An Irish consumer purchased a washing machine from a trader based in the UK, but it turned out to be defective. A replacement was provided by the trader, but this also turned out to be faulty. The consumer decided to end the contract and request a refund. The trader agreed to provide the refund once the machine was collected. However, despite numerous attempts by the consumer to contact the trader to arrange collection this was not forthcoming. The consumer sought the assistance of ECC Ireland who brought the matter to the attention of UK ECC. The trader was contacted, and the matter was eventually resolved – the machine was collected, and the consumer received a full refund of €381.98.

 

Consumer query of the month:

Q: I needed to purchase ESTA visas for the US and clicked onto what I thought was an official Government website; it was the first result to come up when I did the internet search and turned out to be visa application website based in Spain. I thought it would cost me only 14 USD per visa, but I ended up being charged 356 USD instead for four visas. When I was making the payment, the final amount was not displayed. Even the email confirming that payment had been received did not have the amount. I emailed to cancel but got a reply that I would only be refunded 100 USD. What can I do?

A: There are many websites that facilitate the purchase of visas; however, sites that are not affiliated with official bodies typically charge service or management fees and so consumers end up paying more than the actual cost of the visa. So, for this reason, we recommended using official channels to avoid disappointment.

Having visited the website you used to pay for your visas, there are terms and conditions that refer to a management fee of 75 USD per visa on top of the official fee of 14 USD. In addition to this, the total price is displayed on the payment page, albeit in very small font. Therefore, it may be difficult to dispute the charge.

However, when putting in your written complaint to the trader you could mention the fact that although information concerning the price was displayed and factually correct, it was provided in an unclear, unintelligible, ambiguous and untimely manner, causing you to enter into a transaction that you would not have taken otherwise. There is EU legislation in place protecting consumers in these cases, namely the Directive 2005/29 on unfair commercial practices, and Directive 2011/83 on consumer rights. The latter also places obligations on traders in relation to cancellation of the contract. If you wish to pursue the matter further you may go through the booking process again (without paying this time, though) and take screenshots at each stage, so that you can show that the relevant information (e.g. price; cancellation arrangements) was not provided in a clear and prominent manner before completing the transaction.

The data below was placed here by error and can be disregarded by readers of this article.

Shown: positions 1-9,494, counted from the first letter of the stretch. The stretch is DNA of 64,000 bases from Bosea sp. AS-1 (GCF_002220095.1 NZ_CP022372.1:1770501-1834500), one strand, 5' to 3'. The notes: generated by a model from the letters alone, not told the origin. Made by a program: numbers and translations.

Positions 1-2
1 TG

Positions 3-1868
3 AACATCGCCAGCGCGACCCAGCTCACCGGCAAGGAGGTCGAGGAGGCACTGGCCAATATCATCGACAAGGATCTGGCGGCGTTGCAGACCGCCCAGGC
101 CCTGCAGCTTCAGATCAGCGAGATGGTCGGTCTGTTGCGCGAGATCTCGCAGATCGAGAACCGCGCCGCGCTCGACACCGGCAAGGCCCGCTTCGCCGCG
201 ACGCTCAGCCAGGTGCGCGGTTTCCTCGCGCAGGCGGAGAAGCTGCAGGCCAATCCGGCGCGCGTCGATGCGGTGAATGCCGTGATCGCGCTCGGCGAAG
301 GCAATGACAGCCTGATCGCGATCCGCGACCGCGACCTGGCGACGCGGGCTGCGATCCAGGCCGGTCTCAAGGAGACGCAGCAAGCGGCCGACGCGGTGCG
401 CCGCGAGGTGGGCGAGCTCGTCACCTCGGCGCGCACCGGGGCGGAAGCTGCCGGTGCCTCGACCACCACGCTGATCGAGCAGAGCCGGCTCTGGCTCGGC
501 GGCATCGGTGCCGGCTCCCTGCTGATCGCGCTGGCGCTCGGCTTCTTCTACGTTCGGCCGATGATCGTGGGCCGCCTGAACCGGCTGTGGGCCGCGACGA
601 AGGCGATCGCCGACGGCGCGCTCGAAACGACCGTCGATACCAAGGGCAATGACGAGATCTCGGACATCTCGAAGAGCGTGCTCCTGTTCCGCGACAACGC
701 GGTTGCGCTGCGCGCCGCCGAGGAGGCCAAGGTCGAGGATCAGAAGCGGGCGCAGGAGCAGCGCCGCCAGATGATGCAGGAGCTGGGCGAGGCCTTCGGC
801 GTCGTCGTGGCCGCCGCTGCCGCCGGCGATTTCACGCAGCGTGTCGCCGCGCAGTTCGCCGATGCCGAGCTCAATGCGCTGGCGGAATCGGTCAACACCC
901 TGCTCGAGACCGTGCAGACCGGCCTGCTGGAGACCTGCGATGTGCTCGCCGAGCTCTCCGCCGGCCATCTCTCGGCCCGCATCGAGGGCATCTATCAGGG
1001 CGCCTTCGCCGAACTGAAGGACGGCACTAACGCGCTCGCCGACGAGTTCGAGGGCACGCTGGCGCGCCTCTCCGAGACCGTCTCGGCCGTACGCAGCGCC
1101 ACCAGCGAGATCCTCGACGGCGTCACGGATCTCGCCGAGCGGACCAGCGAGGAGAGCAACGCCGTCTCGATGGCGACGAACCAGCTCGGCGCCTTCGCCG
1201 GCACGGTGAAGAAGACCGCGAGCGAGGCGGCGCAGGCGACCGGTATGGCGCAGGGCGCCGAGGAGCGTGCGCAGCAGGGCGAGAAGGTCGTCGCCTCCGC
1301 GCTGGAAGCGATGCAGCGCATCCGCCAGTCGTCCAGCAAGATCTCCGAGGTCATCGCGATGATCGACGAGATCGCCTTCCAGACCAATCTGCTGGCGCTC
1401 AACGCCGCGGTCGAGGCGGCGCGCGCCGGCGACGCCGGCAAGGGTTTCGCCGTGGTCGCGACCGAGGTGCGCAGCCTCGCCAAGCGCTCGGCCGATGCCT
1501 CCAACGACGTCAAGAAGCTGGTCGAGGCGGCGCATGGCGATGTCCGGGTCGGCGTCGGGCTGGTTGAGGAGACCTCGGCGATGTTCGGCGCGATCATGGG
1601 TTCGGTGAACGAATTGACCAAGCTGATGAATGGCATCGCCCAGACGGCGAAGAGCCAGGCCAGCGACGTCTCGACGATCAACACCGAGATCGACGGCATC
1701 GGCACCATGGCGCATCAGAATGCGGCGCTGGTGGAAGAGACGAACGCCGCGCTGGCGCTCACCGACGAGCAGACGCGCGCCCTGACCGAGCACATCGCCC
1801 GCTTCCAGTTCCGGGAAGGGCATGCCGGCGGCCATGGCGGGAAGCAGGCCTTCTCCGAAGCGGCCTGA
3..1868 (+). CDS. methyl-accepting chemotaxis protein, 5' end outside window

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If you want more information about this or any other cross-border consumer issue, please go to www.eccireland.ie. You can also follow us on Twitter.

 

The European Consumer Centre is part of the European Consumer Centres Network (ECC-Net), which covers 30 countries (all EU countries plus Norway and Iceland), and offers a free and confidential information and advice service to the public on their rights as consumers, assisting customers with cross-border disputes. ECC Ireland is funded by the European Commission and the Competition and Consumer Protection Commission.

Disclaimer: Whilst every effort is made to ensure accuracy, the European Consumer Centre cannot be held responsible for matters arising from any errors or omissions contained in this publication. The information provided is intended as a guide only and not as a legal interpretation.

© 2019 – European Consumer Centre (Ireland), CLG incorporated in Ireland, No. 367035, Registered Charity No. 20048617 – CHY14708. Located at MACRO Centre, 1 Green Street, Dublin 7.

This article was funded by the European Union’s Consumer Programme (2014-2020).

The content of this article represents the views of the author only and it is his/her sole responsibility; it cannot be considered to reflect the views of the European Commission and/or the Consumers, Health, Agriculture, and Food Executive Agency (CHAFEA) or any other body of the European Union. The European Commission and the Agency do not accept any responsibility for use that may be made of the information it contains.